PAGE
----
The report shows that 36% of US Millennials reported buying auto insurance online, and 30% bought homeowners insurance online. Meanwhile, 52% of US Millennials purchased auto insurance, and 58% bought home insurance through intermediaries. 

Price is not king

The report points out that it is a common belief in the insurance world that since Millennials have fewer assets and less wealth than older generations, they look for the cheapest insurance and buy online through direct insurers. 

However, the reports research shows that Millennials are not more price-sensitive than older generations. While all generations listed price as one of the key factors when purchasing insurance, Millennials gave it slightly lower weighting than Generation Xers and Baby Boomers. 

The report shows that Millennials’ views of insurance line up with older generations in many ways, and they have similar priorities when purchasing insurance. More than half of Millennials care most about getting comprehensive coverage for a good price. Only 31% want the lowest price even if it means a basic policy. This is compared to 29% of Generation Xers and18% of Baby Boomers. 

The future of the intermediary

Millennials have been the bane of some intermediary’s existence. Certain intermediaries have even gone as far to say that Millennials will spell the end of the intermediated model of insurance because of their propensity to be attracted to online insurance channels. 

How wrong they were. 

The research points out that not only will intermediaries find sustainability through Millennial clients, Millennials could provide the intermediated model of insurance a chance to grow like never before.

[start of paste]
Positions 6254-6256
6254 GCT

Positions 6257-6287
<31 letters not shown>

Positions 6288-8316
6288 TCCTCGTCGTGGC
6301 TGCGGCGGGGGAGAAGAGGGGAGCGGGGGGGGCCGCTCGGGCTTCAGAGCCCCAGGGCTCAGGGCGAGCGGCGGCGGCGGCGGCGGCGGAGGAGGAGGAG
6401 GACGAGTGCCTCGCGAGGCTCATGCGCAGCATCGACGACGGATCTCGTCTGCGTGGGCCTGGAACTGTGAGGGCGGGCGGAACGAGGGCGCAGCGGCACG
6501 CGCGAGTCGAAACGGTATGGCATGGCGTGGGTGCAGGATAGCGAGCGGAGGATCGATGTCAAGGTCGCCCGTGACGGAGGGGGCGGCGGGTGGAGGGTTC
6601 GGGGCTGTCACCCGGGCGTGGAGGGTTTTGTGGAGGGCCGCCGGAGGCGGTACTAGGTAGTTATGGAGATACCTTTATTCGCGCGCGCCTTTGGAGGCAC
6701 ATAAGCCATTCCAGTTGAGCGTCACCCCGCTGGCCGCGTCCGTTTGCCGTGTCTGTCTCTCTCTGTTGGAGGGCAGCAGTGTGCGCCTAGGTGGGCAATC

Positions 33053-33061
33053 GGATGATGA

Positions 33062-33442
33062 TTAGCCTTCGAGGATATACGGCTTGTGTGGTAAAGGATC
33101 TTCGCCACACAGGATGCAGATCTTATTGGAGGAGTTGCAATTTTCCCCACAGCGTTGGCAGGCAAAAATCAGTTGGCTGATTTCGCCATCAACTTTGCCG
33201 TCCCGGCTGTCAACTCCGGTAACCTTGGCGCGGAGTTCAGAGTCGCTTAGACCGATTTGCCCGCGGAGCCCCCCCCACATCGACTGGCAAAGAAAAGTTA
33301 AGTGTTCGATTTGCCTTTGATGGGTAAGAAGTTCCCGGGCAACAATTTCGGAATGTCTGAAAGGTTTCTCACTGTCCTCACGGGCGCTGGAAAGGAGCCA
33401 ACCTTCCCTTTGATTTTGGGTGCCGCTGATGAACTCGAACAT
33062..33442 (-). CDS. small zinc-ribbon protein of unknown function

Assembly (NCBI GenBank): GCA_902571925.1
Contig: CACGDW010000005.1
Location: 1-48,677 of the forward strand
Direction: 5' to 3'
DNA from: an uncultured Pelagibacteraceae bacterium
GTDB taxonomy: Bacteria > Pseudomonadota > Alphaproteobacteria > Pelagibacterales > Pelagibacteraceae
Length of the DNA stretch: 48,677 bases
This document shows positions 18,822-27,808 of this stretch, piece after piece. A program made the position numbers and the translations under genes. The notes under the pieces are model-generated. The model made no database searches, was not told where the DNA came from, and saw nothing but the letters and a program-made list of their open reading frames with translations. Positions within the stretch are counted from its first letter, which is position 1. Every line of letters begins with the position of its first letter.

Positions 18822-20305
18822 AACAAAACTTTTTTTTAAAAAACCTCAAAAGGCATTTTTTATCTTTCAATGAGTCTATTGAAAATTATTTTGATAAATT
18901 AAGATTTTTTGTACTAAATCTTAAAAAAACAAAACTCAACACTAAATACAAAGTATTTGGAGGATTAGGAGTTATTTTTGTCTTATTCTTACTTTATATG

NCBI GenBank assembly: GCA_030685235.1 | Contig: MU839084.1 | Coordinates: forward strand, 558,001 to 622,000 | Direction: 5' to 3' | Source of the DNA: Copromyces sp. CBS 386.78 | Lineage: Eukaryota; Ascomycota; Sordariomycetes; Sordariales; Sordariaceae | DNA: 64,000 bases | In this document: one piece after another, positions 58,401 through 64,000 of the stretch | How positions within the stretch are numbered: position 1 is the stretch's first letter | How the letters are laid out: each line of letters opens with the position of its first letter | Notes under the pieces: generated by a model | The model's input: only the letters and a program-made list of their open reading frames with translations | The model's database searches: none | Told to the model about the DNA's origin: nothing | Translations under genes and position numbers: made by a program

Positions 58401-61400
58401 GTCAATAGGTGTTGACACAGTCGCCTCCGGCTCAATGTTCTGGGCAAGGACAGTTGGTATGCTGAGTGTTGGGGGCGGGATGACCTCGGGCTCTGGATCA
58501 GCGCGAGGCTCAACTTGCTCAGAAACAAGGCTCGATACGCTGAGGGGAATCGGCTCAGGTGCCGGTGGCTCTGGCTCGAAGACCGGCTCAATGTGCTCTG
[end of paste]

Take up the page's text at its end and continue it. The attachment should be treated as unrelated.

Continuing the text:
The report points out that while Millennials want easy access and time savings when purchasing insurance, they place just as much value as older customers on expert advice and a recommendation from someone they trust. 

Further, the report points out that Millennials want to be well-informed consumers and recognize that they have a lot to learn. The report adds that over 80% of Millennials want intermediaries to help them understand insurance, talking them through their coverage, what to expect if they have a claim and the unique features of their policy.

Editor’s Thoughts:
Make hay while the sun is shining. Millennials appreciate your value. Please comment below, interact with us on Twitter at @fanews_online or email me your thoughts jonathan@fanews.co.za.

Comments

Added by Andre Goethals, 10 Jul 2019
Millennials do a lot of research. They will approach an intermediary with a lot of prior knowledge and questions about products.
The challenge millennials put out there is for the industry to become more knowledgeable.

This is where continuous education and CPD comes to the fore. Intermediaries will have to upgrade their knowledge to a professional level. I wouldn’t want to do business with an “expert” where I actually now more about the product service than the paid professional.

The demands to be a successful financial planner is gradually becoming more demanding. Those who can make the evolutionary adaption will flourish in this bountiful environment.